If we stop the instance, we do not lose data right ? What are some scenarios where we might lose the data on our instance ?

ADD REPLYlink written 5.8 years ago by geek_y11k

It depends on the storage type where your data is. If it is on an ephemeral (Instance Store) volume you WILL lose your data when either stopping or terminating your instance. If your data is on an EBS volume it will persist until the EBS volume is deleted. Be aware that sometimes your EC2 instance might be set up to delete EBS volumes at termination (not usually when stopping) the instance. Otherwise it requires direct action to delete the EBS volume. You should read the sections: on Adding storage, Storage volume options, and What is difference between the start, stop, reboot and terminate instance states?.

ADD REPLYlink written 5.8 years ago by Obi Griffith19k

If we install any tools, generally they go to /usr/bin or /usr/local/bin. Will the installed programmes be deleted once we stop the instance ? Should we install all the program in EBS only ? or should we setup the root storage as EBS ?

ADD REPLYlink modified 5.8 years ago • written 5.8 years ago by geek_y11k

Yes, if the root volume is an ephemeral Instance Store volume you should not stop or terminate it unless you have already created a SnapShot or AMI (stored on EBS) to save the state.  This issue can be avoided by using an EBS volume for the root storage when you create your instance.  You can check the type of storage used for a root volume in your current instances in the EC2 console.  More detailed discussion of these concepts is provided in the tutorial sections Obi indicated above.

ADD REPLYlink written 5.8 years ago by Malachi Griffith18k

Have you considered shortening your presentation down to a 'Quick Start' guide?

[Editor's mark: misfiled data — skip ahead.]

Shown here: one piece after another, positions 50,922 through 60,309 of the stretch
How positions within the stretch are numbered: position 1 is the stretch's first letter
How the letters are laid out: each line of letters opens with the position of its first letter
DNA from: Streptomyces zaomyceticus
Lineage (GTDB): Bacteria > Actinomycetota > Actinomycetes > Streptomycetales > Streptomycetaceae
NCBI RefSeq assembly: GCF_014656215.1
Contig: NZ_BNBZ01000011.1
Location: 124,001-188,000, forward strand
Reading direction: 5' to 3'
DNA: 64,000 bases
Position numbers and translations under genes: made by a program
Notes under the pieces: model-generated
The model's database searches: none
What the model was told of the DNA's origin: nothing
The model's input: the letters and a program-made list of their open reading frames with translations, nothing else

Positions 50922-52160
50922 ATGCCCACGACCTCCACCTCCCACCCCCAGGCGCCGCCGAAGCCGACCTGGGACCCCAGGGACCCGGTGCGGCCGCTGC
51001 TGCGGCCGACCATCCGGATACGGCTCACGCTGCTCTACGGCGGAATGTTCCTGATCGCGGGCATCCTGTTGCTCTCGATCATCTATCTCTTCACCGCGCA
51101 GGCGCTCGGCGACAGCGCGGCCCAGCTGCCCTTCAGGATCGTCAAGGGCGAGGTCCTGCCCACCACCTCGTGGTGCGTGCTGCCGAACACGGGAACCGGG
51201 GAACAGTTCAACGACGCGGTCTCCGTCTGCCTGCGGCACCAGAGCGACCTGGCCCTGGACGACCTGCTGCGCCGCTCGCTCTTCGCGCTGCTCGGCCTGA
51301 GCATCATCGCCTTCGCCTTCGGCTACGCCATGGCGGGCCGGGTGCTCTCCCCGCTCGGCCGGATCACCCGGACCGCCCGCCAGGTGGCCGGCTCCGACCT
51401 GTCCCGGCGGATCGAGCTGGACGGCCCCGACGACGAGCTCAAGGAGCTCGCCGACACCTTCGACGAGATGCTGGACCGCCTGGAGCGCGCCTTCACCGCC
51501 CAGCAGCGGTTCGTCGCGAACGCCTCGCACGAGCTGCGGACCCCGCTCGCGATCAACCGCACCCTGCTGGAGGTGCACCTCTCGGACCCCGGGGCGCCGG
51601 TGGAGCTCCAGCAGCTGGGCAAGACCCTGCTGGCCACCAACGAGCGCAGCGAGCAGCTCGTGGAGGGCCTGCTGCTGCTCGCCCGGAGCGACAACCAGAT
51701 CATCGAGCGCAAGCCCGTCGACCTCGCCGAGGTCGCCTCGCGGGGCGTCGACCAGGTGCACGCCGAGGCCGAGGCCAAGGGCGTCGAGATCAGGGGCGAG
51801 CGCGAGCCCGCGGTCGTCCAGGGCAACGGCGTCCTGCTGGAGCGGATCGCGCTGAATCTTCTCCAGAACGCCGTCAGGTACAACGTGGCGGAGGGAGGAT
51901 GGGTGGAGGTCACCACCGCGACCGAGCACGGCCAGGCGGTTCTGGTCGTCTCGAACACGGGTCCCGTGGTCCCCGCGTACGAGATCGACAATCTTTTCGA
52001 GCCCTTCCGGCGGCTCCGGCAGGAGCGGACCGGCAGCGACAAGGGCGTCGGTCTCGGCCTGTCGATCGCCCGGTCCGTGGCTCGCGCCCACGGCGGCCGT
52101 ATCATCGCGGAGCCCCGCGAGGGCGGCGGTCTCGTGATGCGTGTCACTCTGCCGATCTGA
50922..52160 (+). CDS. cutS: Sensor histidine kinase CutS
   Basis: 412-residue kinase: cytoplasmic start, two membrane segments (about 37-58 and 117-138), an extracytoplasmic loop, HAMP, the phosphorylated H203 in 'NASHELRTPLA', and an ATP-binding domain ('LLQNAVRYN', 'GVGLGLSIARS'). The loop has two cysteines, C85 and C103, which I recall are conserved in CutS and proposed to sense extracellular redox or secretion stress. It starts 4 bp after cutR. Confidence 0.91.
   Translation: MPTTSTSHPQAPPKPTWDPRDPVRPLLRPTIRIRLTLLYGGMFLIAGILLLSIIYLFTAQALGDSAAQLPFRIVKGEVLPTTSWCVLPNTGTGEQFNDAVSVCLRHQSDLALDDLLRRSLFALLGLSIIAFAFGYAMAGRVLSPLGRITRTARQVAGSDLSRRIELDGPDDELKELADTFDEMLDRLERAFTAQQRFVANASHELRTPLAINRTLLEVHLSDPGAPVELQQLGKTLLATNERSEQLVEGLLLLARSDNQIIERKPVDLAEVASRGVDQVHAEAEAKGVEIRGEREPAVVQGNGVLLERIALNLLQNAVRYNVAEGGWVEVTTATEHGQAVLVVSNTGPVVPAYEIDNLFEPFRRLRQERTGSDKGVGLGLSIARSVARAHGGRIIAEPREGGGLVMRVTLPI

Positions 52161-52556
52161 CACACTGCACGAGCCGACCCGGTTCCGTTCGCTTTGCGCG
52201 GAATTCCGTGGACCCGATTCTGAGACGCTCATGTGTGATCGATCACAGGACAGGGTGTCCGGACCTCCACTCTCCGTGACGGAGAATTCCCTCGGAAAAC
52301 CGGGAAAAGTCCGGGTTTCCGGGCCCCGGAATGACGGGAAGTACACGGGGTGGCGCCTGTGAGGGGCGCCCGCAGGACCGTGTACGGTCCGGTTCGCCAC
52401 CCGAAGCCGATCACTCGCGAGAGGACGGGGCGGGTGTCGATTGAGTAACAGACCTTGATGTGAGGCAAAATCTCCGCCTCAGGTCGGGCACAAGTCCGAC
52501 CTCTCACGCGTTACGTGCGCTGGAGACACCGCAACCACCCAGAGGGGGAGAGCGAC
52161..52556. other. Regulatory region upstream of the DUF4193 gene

ADD REPLYlink written 5.7 years ago by mcc80

That's a thought.  We have been doing a very brief intro to cloud computing and then jumping right into analysis tasks at some workshops.  However, we found that students find this very abstract and black box.  This tutorial was created to really try to explain what is going on.  If you just want to get rolling fast, you can log into AWS, hit the launch button and follow the steps in their wizard.  You can mostly just pick the default options and you will be fine.  We also wrote a tutorial that is much shorter but covers the same concepts for a publication that will be online soon: https://github.com/genome/gms/wiki/Beginners-Guide-to-installing-the-GMS-on-an-Amazon-Web-Services-%28AWS%29-Instance.  All that being said, I think that if a beginner is going to work with AWS, they should do themselves a favor and devote a couple hours to understanding the basics.  That investment will probably be saving you headaches pretty quickly...

ADD REPLYlink written 5.7 years ago by Malachi Griffith18k

One more short question, Do you explain how to add resources to an instance?  For example, I would like to grow my disk space and processing power by adding more cpus, etc.  

BTW, Great job.

ADD REPLYlink written 5.7 years ago by mcc80

Good question.  I believe for the most part, hardware configuration (CPUs, and memory) must be set when the instance is created and can not be adjusted.  However, you can create an AMI of your instance, and then launch a new instance using that AMI.  At that point you can choose an instance with more CPUs and memory.  Similarly, if you want to expand the disk storage for an instance, you can create a snapshot of that instance, stop the instance and attach a larger one by following this procedure.  If you just want to attach a new volume to a running instance, you can follow this procedure.

ADD REPLYlink written 5.7 years ago by Malachi Griffith18k
Please log in to add an answer.


Use of this site constitutes acceptance of our User Agreement and Privacy Policy.
Powered by Biostar version 2.3.0
Traffic: 2725 users visited in the last hour